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Standard Parking Corp. to Reduce Interests in 29 Cities

Standard Parking Corp. to Reduce Interests in 29 Cities

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Following Standard Parking Corporation’s proposed acquisition of Central Parking Corporation, the Department of Justice is requiring the company to divest its interests within 29 cities and 21 states.  On September 26, 2012, the Department announced that without the requirement for divestitures, the merger would have created a dominant presence in 29 different cities and hiked parking prices. 

The Antitrust Division under the Department of Justice has also filed a lawsuit with the U.S. District Court in the District of Columbia to stop the acquisition. 

The Department notes that Standard and Central are biggest parking management companies in the country.  Because these companies fiercely compete by offering special incentives and better hours of operation in parking garages and lots, consumers have received lower parking prices and better services.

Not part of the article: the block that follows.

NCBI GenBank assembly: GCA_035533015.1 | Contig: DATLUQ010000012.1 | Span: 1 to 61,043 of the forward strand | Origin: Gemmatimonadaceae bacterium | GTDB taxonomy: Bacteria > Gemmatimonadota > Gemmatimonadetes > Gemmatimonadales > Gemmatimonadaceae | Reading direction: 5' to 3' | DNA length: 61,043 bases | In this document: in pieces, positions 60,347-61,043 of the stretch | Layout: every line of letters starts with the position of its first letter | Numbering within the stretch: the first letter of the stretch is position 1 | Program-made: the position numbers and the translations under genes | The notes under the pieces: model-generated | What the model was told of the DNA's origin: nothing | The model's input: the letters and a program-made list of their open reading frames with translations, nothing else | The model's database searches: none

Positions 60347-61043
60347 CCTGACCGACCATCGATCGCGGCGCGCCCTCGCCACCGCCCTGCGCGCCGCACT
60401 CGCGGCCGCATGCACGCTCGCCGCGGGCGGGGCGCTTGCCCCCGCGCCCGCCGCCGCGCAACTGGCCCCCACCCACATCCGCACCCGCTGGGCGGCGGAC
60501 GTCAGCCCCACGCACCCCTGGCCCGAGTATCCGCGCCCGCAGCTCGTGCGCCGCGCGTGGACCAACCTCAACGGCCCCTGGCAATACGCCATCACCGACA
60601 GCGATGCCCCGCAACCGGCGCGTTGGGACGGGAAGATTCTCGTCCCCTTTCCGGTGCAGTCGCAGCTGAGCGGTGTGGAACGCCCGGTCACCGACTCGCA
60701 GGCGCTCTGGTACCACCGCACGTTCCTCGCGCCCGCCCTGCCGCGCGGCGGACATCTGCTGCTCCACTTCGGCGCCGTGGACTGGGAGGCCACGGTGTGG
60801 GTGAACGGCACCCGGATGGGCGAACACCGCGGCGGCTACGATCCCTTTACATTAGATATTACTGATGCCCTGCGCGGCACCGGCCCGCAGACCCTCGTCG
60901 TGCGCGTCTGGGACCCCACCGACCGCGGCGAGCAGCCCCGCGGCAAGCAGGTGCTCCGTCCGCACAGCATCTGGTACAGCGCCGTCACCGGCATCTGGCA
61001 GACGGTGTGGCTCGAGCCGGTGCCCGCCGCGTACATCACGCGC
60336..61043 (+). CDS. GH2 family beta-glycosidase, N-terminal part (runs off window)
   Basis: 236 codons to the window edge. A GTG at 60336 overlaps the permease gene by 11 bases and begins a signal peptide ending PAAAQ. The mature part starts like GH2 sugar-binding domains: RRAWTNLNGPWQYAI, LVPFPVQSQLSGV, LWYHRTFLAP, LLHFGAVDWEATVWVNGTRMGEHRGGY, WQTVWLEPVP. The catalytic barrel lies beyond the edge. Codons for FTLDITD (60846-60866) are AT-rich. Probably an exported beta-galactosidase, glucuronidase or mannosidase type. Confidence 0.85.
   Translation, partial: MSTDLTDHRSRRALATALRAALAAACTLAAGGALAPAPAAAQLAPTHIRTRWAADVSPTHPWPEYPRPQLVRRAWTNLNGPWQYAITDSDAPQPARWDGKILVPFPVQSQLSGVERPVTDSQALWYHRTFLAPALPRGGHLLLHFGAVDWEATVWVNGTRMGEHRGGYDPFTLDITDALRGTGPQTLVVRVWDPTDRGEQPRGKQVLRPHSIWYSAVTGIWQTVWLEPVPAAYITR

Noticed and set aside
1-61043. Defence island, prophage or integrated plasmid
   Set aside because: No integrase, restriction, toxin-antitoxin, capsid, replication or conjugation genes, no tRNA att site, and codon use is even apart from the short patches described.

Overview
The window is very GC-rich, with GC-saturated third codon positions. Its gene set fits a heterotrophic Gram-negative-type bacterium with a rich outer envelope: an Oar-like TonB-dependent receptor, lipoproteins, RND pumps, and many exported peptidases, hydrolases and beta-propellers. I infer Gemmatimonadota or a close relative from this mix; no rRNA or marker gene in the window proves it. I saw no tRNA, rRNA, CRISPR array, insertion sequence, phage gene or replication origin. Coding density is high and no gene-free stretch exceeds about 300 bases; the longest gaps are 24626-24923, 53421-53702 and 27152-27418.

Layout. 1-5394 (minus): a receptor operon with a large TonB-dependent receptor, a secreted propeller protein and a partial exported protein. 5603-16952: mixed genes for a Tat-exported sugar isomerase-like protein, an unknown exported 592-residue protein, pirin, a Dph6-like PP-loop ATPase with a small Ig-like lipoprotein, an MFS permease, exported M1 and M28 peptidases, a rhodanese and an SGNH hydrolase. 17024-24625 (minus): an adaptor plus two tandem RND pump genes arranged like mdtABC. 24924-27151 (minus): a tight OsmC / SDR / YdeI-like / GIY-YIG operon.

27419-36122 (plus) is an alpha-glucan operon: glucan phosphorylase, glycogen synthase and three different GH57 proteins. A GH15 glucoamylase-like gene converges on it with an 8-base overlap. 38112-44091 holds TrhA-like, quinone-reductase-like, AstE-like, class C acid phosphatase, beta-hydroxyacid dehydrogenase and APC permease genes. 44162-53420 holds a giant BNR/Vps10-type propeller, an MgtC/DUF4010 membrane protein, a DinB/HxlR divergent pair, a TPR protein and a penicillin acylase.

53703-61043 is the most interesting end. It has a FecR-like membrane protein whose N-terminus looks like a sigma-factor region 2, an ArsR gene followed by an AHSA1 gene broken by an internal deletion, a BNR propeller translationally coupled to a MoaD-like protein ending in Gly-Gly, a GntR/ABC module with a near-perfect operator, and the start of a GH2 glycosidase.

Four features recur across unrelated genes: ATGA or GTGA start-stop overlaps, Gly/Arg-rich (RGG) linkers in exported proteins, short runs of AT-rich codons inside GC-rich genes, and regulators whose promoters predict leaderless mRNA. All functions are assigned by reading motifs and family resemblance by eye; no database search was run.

If the acquisition is approved, the Department is requiring Standard and Central to divest a percentage of their presence I the following central business districts: Atlanta, Baltimore, Bellevue, Boston, Charlotte, Chicago, Cleveland, Columbus, Dallas, Denver, Fort Myers, Fort Worth, Hoboken, Houston, Kansas city, Los Angeles, Miami, Milwaukee, Minneapolis, Nashville, New Orleans, New York City, Newark, Philadelphia, Richmond, Sacramento, and Tampa.  

If the acquisition is approved, Standard and Central will have to divest at least 107 parking facilities in the central business districts listed above. 

Standard is based out of Chicago and operates in 41 states. They own roughly 2,200 parking facilities and about 1.2 million parking spaces.  Their total revenue was estimated at $729 million in 2011.  Central is based out of Nashville and operates in 38 states.  They own about 1 million parking spaces, and their total revenue was estimated at $800 million in 2011.  

The acquisition is valued at $345 million, and the requirements for divestitures will save consumers about $85 million.  Acting Assistant Attorney General Joseph Wayland commented, “These divestitures will ensure that consumers in the affected cities and states will receive better services.”

Source: Department of Justice

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